Remark: identification, authorisation, and availability can only be considered in conjunction with social, organisational, and legal aspects

    Introduction

    Why?

    What?

    How?

    Current work

    Summary

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    Context Authentication

    To provide authenticity (and potentially non-repudiability)

    Authentication affirms the identity of the subject that was identified in a previous step

    Well-known in conventional computer systems: log in at local computer, at web pages, SSH, SSL, ...

    Authentication is necessary to prevent MÎTM attacks

    Remark: most of the time, authentication is mixed with identification

    Introduction

    Why?

    What?

    How?

    Current work

    Summary

    Why authenticate?

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    Context Authentication

    Which subject should be authenticated? user device action

    Which property? ⇒ depends on the subject

    Users what I know (password) what I have (token, smart card) what I am (fingerprint, iris)

    But: more difficult if no direct interface is available, i.e. no display, no keyboard, etc.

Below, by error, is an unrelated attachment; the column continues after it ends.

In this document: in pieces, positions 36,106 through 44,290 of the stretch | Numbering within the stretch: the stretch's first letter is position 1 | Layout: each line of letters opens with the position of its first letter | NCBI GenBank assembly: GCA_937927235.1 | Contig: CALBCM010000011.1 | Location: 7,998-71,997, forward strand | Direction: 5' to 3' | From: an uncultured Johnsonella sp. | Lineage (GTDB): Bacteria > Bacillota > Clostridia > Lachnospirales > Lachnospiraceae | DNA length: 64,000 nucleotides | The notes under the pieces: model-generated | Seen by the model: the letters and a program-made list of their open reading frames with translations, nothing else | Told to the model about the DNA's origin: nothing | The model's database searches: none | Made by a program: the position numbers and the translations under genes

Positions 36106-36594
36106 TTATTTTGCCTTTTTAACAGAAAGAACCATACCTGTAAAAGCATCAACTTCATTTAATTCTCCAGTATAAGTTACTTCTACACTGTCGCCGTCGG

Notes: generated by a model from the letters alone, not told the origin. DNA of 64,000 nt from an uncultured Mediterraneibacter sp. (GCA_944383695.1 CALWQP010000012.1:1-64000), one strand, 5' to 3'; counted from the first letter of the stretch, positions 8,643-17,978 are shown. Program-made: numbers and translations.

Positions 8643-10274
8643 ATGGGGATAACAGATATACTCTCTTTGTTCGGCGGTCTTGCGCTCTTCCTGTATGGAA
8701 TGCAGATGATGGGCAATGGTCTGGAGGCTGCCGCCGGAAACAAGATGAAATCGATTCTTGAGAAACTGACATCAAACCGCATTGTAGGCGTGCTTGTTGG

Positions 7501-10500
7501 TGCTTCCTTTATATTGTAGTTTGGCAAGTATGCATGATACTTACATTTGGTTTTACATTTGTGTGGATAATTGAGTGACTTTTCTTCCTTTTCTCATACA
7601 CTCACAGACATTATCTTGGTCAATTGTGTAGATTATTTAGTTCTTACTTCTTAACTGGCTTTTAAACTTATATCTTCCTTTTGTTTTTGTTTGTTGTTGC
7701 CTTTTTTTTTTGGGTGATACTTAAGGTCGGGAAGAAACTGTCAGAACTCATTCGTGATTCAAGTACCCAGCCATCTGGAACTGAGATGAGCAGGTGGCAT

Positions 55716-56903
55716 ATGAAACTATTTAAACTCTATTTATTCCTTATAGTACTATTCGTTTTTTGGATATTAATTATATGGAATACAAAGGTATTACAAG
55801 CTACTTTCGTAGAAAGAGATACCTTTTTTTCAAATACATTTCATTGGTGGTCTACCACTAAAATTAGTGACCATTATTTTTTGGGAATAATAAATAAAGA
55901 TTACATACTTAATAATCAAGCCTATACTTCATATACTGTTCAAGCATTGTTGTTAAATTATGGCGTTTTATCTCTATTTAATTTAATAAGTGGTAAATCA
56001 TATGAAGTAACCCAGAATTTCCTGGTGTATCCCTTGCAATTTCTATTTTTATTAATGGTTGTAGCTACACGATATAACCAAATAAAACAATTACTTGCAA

What to authenticate? Introduction

    Why?

    What?

    How?

    Current work

    Summary

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    Context Authentication

    Context AuthenticationUser Authentication

    Authentication is harder in ubiquitous computing because there is no conventional UI But: ubiquitous computing builds upon the notion of context

    ⇒ exploiting this context for authentication allows to build more intuitive methods of authenticating

    Users what I know (password) what I have (token, smart card) what I am (finger print, iris) where I am what I am doing who is with me what I ate how I feel ...

    (hopefully not...) (hopefully not...)

    Introduction

    Why?

    What?

    How?

    Current work

    Summary

  • < 9 > Rene Mayrhofer

    Context Authentication

    User authentication works well for the “1:1” (one user, one device) and “n:1” (many users, one device) cases, i.e. for typical server- and desktop- computing

    But: scales poorly for the “1:n” (one user, many devices) approach that ubiquitous computing is proclaiming

    Intuitive alternative to direct user authentication: a trusted personal device that authenticates its user once (e.g. when being switched on) and is assumed to be owned and used by a single user:

    cf. conventional key chain PDA mobile phone

    Advantage: unobtrusive, scales well to many devices Challenges: this device must be secure

    Authentication is thus shifted from user-to-device to device-to-device

    Introduction

    Why?

    What?

    How?

    Current work

    Summary

    User vs. device authentication